Government forecasts more hurricanes this year
By Christopher Doering
WASHINGTON (Reuters) - The 2005 Atlantic hurricane season will be worse than previously expected, with as many as 21 tropical storms and 11 hurricanes, the U.S. government predicted on Tuesday.
"Although we have already seen a record-setting seven tropical storms during June and July, much of the season's activity is still to come," said Gerry Bell, a National Oceanic and Atmospheric Administration meteorologist told reporters.
In May, NOAA predicted the 2005 Atlantic hurricane season would be above normal, with 12 to 15 tropical storms and seven to nine hurricanes.
The new forecast would mean a record number of named tropical storms, based on atmospheric conditions and ocean temperatures. The previous record was 19 tropical storms in 1995, according to NOAA.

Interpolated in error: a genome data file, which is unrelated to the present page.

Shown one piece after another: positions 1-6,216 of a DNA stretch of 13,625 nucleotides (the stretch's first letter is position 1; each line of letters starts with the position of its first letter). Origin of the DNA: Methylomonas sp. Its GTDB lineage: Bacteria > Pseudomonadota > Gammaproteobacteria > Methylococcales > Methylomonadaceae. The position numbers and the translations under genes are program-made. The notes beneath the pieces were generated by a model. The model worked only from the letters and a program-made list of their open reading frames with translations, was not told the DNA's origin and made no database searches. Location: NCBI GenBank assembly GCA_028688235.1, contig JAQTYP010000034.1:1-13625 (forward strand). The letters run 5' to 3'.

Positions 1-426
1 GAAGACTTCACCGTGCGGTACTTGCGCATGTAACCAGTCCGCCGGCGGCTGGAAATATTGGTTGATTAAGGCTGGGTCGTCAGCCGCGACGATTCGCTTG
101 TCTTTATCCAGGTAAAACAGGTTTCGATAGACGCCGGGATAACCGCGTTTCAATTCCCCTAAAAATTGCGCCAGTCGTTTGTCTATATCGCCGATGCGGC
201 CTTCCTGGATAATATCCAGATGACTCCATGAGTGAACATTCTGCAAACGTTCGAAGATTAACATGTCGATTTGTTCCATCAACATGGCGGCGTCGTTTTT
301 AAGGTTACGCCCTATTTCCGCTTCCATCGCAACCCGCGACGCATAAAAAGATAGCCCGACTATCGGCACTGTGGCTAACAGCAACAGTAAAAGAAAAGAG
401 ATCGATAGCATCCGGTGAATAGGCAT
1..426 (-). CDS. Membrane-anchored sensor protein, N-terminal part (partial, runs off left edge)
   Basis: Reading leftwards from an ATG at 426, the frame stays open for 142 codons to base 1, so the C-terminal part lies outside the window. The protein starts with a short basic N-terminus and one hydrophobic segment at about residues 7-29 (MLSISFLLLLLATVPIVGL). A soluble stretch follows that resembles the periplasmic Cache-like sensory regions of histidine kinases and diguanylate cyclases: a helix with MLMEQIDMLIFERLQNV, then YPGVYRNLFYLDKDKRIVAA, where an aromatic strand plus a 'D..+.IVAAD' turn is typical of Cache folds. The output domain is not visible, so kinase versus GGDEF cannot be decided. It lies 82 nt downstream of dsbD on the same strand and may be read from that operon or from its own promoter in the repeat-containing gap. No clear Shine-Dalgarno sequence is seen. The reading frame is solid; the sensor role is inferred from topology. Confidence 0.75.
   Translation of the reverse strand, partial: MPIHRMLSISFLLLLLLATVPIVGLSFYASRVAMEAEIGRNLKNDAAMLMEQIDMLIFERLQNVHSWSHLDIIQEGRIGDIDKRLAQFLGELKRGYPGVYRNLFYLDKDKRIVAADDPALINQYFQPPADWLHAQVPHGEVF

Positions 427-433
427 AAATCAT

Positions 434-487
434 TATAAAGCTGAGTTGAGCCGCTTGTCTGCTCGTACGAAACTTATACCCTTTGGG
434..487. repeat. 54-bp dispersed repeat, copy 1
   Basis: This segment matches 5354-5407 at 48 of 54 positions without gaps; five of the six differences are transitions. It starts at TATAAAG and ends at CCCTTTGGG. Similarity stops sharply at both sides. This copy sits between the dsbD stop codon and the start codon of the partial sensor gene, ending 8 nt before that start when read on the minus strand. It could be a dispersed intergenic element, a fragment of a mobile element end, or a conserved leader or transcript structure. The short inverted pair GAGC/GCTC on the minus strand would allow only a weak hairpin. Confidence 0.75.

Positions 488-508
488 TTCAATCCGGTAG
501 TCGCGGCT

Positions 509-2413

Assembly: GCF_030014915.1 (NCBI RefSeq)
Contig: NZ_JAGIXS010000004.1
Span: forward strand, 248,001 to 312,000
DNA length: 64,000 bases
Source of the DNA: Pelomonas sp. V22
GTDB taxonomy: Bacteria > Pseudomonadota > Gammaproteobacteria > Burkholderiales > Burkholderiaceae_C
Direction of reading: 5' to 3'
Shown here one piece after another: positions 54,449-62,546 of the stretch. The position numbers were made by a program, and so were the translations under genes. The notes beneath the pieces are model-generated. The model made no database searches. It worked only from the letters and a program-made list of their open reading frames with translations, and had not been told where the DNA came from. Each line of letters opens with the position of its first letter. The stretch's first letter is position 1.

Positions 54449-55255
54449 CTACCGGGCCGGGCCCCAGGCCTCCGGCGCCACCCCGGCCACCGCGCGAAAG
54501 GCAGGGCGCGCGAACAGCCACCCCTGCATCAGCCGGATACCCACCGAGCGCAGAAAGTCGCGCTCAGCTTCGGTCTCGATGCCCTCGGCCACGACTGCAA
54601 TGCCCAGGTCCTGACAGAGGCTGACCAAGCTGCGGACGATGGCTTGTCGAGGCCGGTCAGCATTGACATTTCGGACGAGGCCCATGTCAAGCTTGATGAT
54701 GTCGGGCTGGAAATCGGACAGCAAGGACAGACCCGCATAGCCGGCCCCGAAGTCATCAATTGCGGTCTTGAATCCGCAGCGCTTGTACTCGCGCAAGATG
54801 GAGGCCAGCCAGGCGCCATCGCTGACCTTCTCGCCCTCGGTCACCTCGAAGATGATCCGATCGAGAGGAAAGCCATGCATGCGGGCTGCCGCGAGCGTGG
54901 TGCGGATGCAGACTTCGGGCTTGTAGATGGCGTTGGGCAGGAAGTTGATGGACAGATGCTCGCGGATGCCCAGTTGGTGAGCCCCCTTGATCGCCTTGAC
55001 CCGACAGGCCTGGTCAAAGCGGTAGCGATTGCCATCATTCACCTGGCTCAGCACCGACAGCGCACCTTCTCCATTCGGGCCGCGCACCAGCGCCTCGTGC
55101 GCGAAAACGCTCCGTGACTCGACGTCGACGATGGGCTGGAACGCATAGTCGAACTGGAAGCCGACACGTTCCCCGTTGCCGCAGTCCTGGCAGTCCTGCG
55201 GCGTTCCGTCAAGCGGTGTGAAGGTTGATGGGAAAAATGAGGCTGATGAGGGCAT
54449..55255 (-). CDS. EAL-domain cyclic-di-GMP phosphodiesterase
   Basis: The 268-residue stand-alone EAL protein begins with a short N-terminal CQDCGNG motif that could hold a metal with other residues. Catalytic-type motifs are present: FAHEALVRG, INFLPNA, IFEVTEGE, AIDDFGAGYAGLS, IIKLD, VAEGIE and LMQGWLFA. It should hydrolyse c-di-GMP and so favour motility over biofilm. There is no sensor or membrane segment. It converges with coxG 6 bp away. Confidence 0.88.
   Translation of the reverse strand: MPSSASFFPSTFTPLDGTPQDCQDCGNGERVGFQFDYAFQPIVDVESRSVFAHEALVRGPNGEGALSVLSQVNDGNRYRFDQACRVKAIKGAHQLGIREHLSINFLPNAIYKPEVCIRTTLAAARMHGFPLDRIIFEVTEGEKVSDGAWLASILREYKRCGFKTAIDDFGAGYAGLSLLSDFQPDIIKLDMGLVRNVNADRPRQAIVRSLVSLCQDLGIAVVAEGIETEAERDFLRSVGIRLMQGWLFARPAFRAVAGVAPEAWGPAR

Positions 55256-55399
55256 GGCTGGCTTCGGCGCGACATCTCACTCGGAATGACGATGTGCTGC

"It's certainly reasonable to expect above-normal hurricane seasons for the next decade or perhaps even longer," Bell said.
Tropical disturbances and storms often form off the west coast of Africa, then move west toward the Caribbean and the as they strengthen.
NOAA officials said they could not predict how many of the storms would hit the coast.
A study published Sunday in the science journal Nature said hurricanes have become more destructive during the last 30 years, and could see their intensity increase as a result of global warming.